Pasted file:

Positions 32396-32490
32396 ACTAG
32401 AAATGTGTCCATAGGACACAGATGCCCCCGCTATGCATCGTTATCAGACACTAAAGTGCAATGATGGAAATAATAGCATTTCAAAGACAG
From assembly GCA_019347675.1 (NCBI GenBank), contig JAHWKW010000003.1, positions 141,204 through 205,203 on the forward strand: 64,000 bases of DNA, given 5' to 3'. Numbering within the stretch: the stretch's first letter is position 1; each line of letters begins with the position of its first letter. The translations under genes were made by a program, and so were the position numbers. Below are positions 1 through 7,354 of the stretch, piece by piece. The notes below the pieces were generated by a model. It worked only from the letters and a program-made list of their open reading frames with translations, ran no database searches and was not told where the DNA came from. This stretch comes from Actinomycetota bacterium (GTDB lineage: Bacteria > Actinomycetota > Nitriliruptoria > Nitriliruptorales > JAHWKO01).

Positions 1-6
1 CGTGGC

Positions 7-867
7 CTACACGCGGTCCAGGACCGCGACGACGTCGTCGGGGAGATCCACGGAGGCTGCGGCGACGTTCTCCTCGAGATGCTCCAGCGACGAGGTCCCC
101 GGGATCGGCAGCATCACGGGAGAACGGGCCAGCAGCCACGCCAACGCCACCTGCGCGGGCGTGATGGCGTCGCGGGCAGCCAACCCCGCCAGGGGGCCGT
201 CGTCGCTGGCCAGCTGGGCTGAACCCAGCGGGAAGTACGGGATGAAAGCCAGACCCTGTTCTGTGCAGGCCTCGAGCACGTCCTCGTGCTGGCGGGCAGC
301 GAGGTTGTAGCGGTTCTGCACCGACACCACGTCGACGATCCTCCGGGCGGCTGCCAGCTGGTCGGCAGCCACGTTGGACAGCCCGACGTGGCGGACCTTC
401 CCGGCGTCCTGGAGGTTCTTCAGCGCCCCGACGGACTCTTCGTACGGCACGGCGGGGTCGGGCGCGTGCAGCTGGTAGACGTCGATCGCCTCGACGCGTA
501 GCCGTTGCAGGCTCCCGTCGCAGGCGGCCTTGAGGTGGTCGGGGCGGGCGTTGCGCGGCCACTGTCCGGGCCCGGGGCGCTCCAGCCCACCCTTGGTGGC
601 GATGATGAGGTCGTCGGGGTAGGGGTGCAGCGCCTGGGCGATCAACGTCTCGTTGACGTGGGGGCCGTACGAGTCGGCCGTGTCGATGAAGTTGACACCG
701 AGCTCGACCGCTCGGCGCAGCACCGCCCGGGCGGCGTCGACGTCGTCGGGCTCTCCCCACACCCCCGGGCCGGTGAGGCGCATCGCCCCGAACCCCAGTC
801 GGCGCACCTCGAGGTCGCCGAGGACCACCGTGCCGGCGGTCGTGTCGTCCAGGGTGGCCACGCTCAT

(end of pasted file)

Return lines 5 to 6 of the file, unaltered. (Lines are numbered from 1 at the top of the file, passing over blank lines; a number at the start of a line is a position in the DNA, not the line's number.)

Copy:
Positions 1-6
1 CGTGGC